A gentle wind on our face is one of the best experiences we can have on the planet. However, turn up the regulator a bit more and your eyes will start to water off. A bit more force and you might easily topple or tumble or just get blown away. While not every day you experience gusty winds, there are times when there’s a sudden rush of high speed winds. And it’s not always due to a hurricane or storm. Wind patterns and local geographical characteristics may come together to create very strong winds. For your awareness, here’s a quick look at some of most windiest places on the planet.
Aviemore, UK – A popular Scottish ski resort town, Aviemore is home to Cairngorm Mountain. Its snowy summit is known to experience strong winds quite often. The highest recorded was 173mph (278km/h) in March 1986.
Mount Everest – Located 29,029 feet (8,848m) above sea level, Mount Everest is the ultimate challenge for adventure seekers. The higher sections of the mountain are known to experience unpredictable weather. The weather can turn nasty in the blink of an eye with snow storms and blizzards occurring quite frequently. The highest recorded wind speed at the summit of Mount Everest was 175mph (282km/h). This is the same range as that of a Category 5 hurricane.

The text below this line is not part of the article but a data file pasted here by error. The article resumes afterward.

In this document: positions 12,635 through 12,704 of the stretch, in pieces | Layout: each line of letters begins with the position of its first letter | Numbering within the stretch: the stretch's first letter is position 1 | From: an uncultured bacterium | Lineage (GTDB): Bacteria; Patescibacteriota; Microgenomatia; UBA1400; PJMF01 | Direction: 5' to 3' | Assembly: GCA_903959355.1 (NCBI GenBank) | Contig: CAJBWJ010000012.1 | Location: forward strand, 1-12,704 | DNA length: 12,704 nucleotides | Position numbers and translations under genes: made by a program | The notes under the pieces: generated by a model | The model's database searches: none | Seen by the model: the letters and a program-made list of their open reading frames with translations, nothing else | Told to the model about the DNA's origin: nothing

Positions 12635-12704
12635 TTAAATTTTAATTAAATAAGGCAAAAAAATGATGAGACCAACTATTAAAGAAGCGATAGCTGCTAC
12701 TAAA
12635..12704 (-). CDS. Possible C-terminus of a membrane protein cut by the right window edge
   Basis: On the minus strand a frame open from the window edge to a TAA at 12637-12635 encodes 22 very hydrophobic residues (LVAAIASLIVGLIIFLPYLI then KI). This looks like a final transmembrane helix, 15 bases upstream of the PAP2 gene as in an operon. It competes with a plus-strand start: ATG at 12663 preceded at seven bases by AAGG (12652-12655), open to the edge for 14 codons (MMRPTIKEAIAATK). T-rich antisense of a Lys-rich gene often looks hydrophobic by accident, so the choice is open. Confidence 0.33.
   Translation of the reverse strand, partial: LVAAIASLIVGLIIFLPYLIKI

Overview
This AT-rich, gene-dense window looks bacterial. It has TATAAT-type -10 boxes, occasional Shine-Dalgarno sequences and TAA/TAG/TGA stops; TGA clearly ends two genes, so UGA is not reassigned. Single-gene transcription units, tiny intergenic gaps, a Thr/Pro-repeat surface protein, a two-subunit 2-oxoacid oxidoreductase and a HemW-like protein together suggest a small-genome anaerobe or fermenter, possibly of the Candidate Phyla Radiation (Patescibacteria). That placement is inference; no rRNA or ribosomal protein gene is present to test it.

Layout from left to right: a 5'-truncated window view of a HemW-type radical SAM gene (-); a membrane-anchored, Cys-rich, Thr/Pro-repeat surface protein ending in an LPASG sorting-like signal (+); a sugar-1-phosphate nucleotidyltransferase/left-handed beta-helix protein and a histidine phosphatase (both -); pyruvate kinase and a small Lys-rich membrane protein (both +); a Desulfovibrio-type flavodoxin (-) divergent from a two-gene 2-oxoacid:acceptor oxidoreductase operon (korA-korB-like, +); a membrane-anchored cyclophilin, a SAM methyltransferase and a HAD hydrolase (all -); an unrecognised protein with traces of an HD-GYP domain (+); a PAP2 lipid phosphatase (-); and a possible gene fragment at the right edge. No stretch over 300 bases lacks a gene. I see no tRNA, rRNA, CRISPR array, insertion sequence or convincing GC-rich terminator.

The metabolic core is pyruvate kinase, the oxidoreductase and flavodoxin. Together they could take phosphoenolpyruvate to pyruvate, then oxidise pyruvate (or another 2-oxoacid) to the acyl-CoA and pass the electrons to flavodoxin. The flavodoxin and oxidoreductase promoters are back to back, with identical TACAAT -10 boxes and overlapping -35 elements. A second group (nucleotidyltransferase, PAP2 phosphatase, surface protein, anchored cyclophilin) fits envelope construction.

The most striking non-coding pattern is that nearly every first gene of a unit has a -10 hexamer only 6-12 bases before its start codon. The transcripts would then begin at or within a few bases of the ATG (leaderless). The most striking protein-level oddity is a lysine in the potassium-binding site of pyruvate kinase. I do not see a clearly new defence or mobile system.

Kirkwood, California – Popular for skiing and snowboarding during winters and hiking and mountain biking during summer months, Kirkwood Mountain Resort is located south of Lake Tahoe. The top of the mountain has been known to register very strong winds during winters. In February 2020, a strong gust of 209mph (336km/h) was recorded. This is the highest till date for the mountain. It is said to have caused around five-feet (1.5m) waves in the usually calm Lake Tahoe.
Mount Washington, New Hampshire – This is rated as the windiest place in United States. The mountain lies in the path of usual storm routes, which makes it quite windy. It experiences hurricane-force winds for more than 100 days in a year. The highest recorded was 231mph (372km/h) at the summit way back in 1934.
Barrow Island, Australia – On a normal day, you will find the wind at Barrow Island to be just perfect. The annual average wind speed is quite pleasant at 12mph (19km/h). But in April 1996, Barrow Island registered wind speed of 254mph (408km/h). The region itself was not having a storm, but was impacted by severe tropical cyclone Olivia. This is the highest non-tornadic wind speed ever recorded on the planet.